In Part 1 of Choosing a Youth Hunting Bow, we narrowed down the type of bow to a compound bow, so now we will be looking at the various attributes of the different bows on the market. The choices that my daughter and I made on her bow were made based on my particular child, and our specific hunting situation, but yours may be quite different. We will discuss a variety of items in this article that the parent of a bowhunting youth should be cognizant of when making a purchase. Much of the decision making comes down to personal preference of the buyer/archer. However, the items discussed below can eliminate quite a bit of stress, buyers remorse, and heartache later in the hunting season.
I want to reiterate that this article has not been sponsored by any manufacturer, and the items that we selected have been researched and purchased with our own money, so we are beholden to no one with regard to the outcome of our decisions.
Riddle Me This! Things to consider when purchasing the bow are as follows:
The Parents’ Experience Level: First, you need to honestly decide what you are capable of doing yourself, and what items you will need the help from an expert, or bow shop. Remember, this is your kid. Mama will not be happy if you bring said kid home after a weekend at the camp with arrow shards sticking out of said kid’s body parts. Moms are funny that way. They want you to always bring home all parts of your kid. Even if you bring home most of said kid, or more parts of the kids are undamaged than damaged, Mama doesn’t give partial credit regarding these matters.
If you are proficient enough to be able to handle setting up the bow, adjusting certain things, tuning arrows, etc., then your options are wide open. If you are not proficient in certain areas, then be honest enough with yourself to purchase a bow in accordance with that level of knowledge and skill. If you don’t feel comfortable doing any of the fixin’ your self, then factor in the price of the bow tech when you make your purchase. Some places will set up the bow (minus the cost of any add-ons) for free if you purchase the bow from them.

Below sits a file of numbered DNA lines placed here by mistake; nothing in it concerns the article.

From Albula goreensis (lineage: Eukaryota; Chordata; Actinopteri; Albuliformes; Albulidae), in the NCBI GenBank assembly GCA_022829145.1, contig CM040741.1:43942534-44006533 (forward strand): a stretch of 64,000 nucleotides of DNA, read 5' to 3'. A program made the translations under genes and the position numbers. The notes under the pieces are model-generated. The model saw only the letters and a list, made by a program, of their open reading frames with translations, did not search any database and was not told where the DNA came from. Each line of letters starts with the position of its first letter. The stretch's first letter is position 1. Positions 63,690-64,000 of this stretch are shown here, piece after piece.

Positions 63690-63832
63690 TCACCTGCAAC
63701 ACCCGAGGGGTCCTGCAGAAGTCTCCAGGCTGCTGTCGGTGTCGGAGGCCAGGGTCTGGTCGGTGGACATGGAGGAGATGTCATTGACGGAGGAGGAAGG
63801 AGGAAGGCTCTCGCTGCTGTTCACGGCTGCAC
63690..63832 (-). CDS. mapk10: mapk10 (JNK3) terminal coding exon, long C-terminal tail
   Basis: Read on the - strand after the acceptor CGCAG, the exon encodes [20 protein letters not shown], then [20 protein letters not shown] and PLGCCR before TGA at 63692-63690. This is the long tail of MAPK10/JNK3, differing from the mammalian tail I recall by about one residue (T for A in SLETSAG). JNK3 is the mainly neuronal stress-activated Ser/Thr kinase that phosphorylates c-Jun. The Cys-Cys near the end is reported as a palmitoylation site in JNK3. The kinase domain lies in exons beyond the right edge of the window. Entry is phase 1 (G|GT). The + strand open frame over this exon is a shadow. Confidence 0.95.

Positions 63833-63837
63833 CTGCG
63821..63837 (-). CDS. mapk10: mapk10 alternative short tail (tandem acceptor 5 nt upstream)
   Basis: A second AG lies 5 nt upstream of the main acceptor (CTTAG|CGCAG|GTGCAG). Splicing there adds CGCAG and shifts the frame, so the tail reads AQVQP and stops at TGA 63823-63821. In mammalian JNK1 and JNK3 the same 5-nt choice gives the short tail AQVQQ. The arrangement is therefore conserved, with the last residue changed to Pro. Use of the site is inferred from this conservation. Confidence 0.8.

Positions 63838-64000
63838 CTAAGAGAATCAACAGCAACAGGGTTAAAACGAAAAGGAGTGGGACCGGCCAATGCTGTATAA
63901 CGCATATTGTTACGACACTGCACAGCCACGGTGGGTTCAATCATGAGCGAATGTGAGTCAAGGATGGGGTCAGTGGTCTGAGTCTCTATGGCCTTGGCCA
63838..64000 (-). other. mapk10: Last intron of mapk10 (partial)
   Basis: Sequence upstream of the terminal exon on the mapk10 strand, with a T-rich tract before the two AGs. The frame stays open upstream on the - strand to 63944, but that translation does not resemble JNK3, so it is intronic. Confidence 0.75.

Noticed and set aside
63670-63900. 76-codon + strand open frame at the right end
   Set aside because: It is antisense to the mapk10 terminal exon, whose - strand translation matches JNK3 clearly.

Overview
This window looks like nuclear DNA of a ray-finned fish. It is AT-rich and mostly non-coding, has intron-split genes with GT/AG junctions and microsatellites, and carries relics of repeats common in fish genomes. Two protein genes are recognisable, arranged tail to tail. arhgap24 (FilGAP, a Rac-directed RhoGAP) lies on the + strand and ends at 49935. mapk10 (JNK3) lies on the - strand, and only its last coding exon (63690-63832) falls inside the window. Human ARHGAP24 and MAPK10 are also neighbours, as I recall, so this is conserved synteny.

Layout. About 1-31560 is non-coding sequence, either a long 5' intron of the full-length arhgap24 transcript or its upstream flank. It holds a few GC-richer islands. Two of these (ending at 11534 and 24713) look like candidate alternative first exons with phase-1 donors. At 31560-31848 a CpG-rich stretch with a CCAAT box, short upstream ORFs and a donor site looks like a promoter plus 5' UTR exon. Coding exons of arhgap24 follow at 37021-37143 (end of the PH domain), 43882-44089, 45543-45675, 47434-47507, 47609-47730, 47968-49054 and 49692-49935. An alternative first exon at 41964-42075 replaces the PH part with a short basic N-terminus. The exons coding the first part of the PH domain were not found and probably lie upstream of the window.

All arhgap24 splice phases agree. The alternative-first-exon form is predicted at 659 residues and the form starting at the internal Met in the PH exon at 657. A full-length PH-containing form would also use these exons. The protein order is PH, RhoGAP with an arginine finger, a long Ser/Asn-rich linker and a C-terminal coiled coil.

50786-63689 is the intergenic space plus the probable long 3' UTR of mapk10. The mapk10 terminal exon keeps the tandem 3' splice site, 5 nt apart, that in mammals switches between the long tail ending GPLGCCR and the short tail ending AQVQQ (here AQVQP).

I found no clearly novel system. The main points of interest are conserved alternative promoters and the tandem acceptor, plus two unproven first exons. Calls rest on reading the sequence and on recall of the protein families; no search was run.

Draw Weight: This is the biggest mistake that every first time bow hunter makes, regardless of their age. Having a bow that is over powered helps nothing and no one. Missing with a more powerful bow is still missing, and more frustrating for your kiddo. Never has a hunter said “I never would have killed that deer that I missed if I wasn’t drawing 75lbs!” Having a child who is over bowed, and just learning the sport is a recipe for mistakes, and problems with form that may take years to correct. Purchase a bow with a variable draw weight that has the widest range possible. And get an idea if that range is appropriate for your child’s strength level, and potential for growth. For instance the bow that we eventually picked for my daughter has an adjustable draw weight from 5 to 55lbs. With that range of draw weights, it’s likely that my daughter could hunt with that bow into adulthood!
Draw Length: This is pretty strait forward. Measure your child’s draw length (with their hands out, measure from middle finger to middle finger, and divide that by 2.5, and that number is their draw length in inches; i.e. 70″/2.5 = 28″ draw), and find a bow that is adjustable to that length, with plenty of room to grow. If you’ve ever purchased a new pair of shoes for your kids, then you know that you get them a little large, because if they fit the day you buy them, then you’ll have to cut holes for their toes in a month or two. Archery equipment is similar, except that you can adjust it to fit them perfectly throughout their inevitable and unstoppable stages of growth. Again, the bow we purchased for my daughter was adjustable from 18″ to 30″ of draw (which means that I could shoot this bow with a few inches to spare!).